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Meth use now
boosting HIV risks for straight men too

Meth use now
boosting HIV risks for straight men too

Risky sex linked with meth use is a problem for both gay and straight men

New data from the Centers for Disease Control and Prevention show that crystal meth use is not just a problem for gay men anymore. Heterosexual men are more commonly using the drug and putting themselves at risk for HIV by engaging in risky sex while high on meth, the San Francisco Chronicle reports. A study of 1,000 Northern California heterosexual men shows that 6% of the men reported meth use in the previous six months, and that among the meth users 57% had multiple sex partners, compared with 26% of men who did not use meth. Heterosexual meth users also were more likely to report having unprotected sex and to engage in anal sex with female partners than nonusers, both of which put them at increased risk for sexually transmitted diseases, including HIV.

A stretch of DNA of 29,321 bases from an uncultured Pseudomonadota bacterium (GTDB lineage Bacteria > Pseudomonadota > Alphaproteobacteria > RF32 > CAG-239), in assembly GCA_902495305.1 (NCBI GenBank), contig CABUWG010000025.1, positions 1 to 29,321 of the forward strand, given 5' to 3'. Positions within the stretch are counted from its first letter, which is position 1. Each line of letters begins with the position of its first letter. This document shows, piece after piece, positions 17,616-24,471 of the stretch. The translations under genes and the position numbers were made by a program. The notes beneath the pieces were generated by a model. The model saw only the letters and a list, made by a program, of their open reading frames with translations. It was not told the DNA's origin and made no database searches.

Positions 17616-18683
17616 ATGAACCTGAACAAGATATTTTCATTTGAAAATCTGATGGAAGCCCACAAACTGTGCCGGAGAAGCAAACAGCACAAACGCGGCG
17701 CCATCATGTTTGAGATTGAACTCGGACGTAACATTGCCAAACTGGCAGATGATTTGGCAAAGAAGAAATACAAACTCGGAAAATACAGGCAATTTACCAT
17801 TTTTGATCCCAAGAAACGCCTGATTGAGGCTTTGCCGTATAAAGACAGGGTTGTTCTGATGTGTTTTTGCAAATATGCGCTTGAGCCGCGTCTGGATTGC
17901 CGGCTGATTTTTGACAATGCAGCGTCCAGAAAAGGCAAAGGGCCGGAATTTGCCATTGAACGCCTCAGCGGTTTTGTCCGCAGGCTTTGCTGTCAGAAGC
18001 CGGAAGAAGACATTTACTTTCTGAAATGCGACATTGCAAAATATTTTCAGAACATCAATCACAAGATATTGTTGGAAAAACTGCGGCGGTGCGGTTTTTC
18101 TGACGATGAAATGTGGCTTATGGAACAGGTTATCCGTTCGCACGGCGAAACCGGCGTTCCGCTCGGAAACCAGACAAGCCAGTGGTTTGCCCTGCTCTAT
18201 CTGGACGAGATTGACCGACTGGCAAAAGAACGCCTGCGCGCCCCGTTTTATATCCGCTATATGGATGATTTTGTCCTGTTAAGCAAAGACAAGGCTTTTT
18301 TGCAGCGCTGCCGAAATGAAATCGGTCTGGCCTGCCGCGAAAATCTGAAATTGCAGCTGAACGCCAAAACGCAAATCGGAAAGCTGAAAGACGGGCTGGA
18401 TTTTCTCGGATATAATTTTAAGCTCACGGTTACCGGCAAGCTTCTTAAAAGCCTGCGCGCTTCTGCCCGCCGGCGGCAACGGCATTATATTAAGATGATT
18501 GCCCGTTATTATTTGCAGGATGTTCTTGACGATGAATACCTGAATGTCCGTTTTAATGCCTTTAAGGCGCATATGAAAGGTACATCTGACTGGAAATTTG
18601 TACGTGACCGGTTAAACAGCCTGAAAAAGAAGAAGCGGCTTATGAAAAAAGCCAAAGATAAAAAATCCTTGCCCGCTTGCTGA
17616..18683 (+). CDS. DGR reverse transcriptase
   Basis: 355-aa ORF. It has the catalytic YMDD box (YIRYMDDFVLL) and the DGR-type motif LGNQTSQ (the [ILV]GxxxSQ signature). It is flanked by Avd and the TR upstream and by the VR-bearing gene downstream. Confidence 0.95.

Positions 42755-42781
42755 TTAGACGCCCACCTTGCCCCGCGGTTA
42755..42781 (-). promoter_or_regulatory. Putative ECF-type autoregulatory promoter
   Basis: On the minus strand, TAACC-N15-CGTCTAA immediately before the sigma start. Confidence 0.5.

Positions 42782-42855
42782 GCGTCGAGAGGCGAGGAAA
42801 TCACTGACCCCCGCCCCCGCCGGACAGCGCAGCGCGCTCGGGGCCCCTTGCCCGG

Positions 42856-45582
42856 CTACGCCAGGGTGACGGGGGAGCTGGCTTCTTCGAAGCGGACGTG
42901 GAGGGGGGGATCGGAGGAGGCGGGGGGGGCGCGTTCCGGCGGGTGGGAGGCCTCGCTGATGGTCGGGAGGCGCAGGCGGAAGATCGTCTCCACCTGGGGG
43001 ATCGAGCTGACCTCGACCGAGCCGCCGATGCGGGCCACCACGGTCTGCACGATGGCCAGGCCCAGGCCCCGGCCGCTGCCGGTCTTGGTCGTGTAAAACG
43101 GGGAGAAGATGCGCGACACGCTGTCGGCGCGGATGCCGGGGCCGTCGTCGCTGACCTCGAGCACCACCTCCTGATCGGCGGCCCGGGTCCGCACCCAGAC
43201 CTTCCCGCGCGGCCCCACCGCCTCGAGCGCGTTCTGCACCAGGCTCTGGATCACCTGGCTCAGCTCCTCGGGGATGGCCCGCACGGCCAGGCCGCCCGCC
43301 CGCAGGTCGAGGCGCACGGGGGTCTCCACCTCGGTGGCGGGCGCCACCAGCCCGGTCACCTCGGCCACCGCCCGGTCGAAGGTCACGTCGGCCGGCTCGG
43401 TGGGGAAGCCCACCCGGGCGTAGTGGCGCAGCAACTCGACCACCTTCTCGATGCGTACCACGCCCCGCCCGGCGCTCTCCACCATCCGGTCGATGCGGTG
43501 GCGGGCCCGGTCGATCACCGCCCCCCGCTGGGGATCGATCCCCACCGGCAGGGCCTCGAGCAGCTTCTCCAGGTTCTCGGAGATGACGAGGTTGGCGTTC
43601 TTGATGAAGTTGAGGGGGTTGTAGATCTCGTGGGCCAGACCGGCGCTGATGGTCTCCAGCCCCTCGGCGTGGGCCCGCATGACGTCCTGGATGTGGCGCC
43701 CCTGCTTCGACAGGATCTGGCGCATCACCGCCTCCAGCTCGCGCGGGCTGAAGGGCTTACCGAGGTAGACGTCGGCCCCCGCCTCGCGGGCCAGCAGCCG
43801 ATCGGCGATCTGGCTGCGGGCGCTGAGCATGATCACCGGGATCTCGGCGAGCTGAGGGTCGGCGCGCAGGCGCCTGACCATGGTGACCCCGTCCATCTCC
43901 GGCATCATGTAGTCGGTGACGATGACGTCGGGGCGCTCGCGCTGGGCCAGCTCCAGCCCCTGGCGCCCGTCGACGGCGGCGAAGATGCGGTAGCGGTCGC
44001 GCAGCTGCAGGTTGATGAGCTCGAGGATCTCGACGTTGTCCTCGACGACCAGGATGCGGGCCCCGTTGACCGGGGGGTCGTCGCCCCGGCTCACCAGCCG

The CDC researchers say HIV prevention programs that target meth use among gay men should be expanded or duplicated for heterosexual meth users. They also urge medical providers and support centers to offer referrals to meth treatment and substance abuse programs for heterosexual meth users.

Several studies have linked crystal meth use with risky sex and increased HIV risks among gay men across the United States, particularly in large urban areas. A recent study of San Francisco gay men showed gay and bisexual meth users were three times more likely to be infected with HIV than nonusers. (The Advocate)

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